Android comes to the Nintendo Switch complete with support for native NVIDIA Shield apps

What does Android have to do with the world’s most successful handheld gaming console for the last decade?

Until a few hours ago, the answer to that question was easy: nothing, really.

However, going forward, things aren’t as easy. They’re complicated.

The Switch, released by Japanese gaming powerhouse Nintendo over 2 years ago, is now the latest device to get some Android love thanks to the efforts of enthusiast tinkerers who have managed to get a port for it on the custom LineageOS.

In simple words, for those keen enough on voiding any remaining bit of their game console’s warranty, it is now possible to run a trial build of Android on the Switch. While the people behind the custom ROM that makes it all possible, Switchroot, say that an “official” release is still underway, it’s best to know that there is nothing official about this as Nintendo is unlikely to give their blessing for software they’re not overseeing to run on their devices. That is the forte of some shady Turkish brand.

For the experienced Switch user in the house who is already asking themselves if the custom Android software, based on version 15 of LineageOS, still allows for the Joy-Cons to function as they should then the answer is yes, 100%. Joy-Cons, as well as the Nintendo Switch Pro Controller, work as usual. Heck, even the usual keyboard and mouse combo, when docked for some big screen action, also work. Basically, the expectations, at least hardware-wise, are met.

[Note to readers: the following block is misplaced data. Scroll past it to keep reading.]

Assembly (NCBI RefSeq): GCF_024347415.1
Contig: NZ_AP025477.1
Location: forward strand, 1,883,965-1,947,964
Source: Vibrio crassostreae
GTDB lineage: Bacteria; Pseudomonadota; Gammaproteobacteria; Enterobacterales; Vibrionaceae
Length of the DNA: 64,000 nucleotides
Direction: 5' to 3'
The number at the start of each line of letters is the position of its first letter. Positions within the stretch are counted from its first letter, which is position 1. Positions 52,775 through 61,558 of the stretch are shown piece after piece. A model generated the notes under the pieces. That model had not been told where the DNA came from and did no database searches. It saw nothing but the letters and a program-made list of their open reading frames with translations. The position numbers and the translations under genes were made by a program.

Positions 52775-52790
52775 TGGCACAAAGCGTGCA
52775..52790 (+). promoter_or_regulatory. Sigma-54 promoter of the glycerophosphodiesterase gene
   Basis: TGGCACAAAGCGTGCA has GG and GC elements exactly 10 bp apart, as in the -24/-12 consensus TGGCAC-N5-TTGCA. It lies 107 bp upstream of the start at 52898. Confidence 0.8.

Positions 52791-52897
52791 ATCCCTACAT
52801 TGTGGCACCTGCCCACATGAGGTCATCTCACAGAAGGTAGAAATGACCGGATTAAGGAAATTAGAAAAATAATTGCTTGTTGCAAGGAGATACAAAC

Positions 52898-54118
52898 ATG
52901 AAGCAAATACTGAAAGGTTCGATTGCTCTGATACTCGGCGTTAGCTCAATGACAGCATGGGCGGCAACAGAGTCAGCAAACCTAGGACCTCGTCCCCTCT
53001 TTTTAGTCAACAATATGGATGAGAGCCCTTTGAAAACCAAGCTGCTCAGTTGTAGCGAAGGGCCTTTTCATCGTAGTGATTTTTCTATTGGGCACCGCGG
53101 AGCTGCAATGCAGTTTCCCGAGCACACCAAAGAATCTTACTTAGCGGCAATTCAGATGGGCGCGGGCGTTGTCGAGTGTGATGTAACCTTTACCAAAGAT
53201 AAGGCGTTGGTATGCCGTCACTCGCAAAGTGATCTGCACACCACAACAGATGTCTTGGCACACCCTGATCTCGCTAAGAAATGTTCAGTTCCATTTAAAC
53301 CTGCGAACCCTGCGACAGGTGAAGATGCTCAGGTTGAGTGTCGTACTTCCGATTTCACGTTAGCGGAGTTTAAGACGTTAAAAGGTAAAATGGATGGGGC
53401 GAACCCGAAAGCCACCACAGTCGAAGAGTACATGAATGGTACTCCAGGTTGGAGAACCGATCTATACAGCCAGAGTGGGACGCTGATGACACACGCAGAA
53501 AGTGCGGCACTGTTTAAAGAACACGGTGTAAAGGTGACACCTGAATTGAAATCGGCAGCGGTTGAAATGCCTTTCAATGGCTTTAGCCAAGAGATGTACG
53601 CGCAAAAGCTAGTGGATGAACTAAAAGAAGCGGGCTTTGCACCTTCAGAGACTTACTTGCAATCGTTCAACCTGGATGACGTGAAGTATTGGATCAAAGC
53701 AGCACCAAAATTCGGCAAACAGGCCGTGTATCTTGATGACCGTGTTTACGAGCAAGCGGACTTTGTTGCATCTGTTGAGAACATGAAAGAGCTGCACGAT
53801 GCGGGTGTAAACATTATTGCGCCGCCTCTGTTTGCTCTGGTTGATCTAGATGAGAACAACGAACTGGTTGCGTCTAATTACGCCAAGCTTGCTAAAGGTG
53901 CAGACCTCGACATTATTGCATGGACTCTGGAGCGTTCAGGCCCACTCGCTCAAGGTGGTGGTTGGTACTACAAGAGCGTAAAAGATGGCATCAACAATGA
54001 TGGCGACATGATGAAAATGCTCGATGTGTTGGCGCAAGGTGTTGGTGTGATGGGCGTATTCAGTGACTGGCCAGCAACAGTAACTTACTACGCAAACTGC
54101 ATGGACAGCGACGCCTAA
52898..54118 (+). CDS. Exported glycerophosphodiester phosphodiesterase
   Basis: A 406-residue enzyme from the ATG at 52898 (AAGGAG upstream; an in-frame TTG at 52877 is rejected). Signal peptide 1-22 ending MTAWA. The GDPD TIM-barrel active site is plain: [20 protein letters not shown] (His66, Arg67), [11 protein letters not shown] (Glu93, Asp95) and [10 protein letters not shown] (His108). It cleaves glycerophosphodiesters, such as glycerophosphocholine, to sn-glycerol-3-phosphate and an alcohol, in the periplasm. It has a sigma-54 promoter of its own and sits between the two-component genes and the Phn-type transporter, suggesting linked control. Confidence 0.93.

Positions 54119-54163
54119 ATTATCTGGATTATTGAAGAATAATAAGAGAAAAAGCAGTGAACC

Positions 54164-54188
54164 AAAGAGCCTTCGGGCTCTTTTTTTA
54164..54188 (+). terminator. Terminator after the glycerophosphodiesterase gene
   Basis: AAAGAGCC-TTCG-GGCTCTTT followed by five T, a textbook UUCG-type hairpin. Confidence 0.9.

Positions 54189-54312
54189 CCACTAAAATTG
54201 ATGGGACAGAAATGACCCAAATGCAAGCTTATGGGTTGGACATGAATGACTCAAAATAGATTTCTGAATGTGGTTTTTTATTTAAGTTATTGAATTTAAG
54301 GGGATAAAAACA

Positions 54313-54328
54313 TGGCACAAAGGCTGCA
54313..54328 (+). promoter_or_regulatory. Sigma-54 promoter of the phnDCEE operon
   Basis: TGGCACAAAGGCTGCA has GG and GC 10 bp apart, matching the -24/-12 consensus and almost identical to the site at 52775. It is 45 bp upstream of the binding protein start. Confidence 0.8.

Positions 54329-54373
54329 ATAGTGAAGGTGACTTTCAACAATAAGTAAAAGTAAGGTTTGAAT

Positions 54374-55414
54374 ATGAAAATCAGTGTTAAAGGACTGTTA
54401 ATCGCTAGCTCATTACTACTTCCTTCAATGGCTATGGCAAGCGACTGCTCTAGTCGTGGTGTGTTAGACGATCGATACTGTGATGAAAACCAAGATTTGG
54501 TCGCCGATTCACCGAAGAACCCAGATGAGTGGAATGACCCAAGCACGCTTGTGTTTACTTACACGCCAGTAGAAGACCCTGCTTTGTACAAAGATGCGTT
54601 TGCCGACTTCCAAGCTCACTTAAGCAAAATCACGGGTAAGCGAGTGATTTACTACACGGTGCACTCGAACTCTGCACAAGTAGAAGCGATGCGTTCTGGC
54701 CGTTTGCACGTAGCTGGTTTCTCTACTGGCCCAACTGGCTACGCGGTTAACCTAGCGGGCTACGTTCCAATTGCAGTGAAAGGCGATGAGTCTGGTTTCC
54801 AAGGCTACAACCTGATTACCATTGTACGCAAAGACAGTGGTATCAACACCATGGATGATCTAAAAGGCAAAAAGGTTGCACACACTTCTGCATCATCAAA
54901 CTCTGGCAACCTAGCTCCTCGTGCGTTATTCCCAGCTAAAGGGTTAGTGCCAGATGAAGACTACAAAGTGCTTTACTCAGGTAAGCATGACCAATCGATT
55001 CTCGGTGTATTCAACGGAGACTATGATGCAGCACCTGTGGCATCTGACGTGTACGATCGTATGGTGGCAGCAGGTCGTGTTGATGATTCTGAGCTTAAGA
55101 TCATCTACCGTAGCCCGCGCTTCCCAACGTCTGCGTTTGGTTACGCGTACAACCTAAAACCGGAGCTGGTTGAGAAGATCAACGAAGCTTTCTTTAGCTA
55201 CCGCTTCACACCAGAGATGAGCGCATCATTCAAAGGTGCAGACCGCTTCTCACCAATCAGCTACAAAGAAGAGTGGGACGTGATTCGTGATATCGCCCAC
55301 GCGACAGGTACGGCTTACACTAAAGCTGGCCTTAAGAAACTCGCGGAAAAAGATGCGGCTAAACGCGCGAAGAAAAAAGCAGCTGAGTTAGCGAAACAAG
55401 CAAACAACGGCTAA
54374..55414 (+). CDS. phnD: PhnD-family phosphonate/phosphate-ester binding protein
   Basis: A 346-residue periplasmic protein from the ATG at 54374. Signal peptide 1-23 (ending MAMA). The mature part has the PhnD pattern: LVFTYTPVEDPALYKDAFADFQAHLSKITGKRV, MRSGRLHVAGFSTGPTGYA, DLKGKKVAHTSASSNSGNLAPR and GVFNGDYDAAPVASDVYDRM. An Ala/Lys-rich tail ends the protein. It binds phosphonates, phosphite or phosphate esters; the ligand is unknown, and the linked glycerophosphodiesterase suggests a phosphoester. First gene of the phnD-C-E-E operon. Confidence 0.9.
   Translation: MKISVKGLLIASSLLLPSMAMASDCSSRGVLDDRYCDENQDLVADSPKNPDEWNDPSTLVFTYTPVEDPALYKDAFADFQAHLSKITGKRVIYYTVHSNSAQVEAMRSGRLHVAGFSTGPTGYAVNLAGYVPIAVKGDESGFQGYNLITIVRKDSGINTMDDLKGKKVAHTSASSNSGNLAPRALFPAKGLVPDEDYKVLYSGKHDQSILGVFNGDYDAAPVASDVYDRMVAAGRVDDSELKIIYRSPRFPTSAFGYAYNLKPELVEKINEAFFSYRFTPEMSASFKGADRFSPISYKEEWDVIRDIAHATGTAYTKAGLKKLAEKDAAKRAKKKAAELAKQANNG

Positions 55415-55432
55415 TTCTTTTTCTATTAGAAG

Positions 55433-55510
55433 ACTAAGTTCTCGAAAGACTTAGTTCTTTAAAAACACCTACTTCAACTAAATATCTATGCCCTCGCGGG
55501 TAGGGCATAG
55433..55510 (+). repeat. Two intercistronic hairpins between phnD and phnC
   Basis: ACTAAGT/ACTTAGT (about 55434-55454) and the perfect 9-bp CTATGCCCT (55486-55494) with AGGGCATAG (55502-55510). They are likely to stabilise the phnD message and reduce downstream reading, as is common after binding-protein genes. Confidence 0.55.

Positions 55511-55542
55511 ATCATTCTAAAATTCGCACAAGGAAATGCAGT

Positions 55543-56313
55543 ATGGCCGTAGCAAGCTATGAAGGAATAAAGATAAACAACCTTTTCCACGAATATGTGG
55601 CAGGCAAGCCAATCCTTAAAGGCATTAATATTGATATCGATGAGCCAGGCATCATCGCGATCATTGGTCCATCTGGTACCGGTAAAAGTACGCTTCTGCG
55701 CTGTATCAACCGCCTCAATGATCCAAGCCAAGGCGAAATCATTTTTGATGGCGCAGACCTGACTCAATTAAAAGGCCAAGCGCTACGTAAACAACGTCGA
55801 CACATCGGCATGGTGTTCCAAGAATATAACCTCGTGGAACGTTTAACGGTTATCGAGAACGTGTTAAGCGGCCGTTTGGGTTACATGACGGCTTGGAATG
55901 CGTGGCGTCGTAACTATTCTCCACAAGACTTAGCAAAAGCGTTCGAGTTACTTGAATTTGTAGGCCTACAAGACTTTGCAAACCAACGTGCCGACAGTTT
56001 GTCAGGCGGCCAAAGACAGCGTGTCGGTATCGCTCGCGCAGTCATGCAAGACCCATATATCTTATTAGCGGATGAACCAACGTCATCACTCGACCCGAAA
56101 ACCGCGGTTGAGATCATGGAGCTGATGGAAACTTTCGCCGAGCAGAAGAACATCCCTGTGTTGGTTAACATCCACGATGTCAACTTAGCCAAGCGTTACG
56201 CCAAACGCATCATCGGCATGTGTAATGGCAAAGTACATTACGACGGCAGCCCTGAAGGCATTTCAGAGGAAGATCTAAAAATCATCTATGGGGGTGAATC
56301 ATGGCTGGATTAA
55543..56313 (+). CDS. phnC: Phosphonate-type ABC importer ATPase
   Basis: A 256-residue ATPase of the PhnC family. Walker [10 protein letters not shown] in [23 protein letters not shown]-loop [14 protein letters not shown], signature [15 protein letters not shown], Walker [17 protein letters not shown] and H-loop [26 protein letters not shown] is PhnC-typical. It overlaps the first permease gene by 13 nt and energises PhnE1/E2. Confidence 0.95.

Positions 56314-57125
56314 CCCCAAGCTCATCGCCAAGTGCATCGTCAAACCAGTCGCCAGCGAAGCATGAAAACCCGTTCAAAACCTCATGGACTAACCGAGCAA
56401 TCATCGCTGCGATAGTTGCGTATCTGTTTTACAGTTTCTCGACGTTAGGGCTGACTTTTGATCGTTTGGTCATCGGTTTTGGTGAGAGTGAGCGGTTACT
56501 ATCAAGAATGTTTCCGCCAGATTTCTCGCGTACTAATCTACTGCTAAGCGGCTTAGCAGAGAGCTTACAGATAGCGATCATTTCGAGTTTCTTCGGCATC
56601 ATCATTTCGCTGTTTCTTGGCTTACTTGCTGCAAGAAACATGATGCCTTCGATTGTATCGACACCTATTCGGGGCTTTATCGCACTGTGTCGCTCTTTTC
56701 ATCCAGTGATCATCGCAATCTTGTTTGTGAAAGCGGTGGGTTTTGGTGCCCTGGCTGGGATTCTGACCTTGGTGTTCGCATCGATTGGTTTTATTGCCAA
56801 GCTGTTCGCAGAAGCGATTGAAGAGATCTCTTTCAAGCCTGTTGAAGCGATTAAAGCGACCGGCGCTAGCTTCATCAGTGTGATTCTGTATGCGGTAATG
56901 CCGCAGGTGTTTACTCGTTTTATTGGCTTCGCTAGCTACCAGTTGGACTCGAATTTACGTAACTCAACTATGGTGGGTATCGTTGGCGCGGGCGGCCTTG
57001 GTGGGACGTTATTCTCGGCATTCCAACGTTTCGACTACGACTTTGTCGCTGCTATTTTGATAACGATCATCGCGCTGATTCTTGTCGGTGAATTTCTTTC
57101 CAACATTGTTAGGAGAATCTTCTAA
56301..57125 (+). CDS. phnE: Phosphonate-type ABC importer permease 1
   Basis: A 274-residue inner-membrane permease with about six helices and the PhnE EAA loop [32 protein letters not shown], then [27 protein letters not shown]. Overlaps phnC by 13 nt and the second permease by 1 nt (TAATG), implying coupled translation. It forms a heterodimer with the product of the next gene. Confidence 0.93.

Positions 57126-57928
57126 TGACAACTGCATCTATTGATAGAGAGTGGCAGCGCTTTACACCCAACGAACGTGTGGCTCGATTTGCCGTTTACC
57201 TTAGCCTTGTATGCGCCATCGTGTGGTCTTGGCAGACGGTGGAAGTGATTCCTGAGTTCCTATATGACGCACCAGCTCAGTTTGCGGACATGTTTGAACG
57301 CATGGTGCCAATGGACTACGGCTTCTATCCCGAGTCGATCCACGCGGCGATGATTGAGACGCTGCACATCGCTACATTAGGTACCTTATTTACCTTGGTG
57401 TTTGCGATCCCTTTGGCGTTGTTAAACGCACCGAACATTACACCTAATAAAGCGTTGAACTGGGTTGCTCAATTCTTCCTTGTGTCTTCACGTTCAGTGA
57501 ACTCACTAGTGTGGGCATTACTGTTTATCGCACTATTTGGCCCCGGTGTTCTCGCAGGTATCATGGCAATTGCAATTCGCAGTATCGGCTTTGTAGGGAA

Where things change, obviously, is the software. Ditching Nintendo’s ecosystem for something else means that there will be a glaring shortage of some of the darlings players have been used to. Not to worry, though, as support for GeForce Now, NVIDIA’s own cloud gaming service that allows users on multiple platforms to stream as many as over 500 game titles, is included. As are many of the native apps that one can find on the NVIDIA Shield.

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Of course, there’s the usual bag of bugs that comes with running experimental software not intended for whatever device you have. Like, poor battery life, for instance. Or some apps and games not playing nice with the controllers. Nothing that you can’t live with but worth noting at the same time.

Even better, as noted on XDA Developers, “Installing Android on your Nintendo Switch does not touch the main OS installed on it, so you don’t need to worry about breaking anything.” Phew!

If this has you all excited and drooling as you read it then it’s probably time to get your hands dirty. As usual, XDA Developers is the best place to start.

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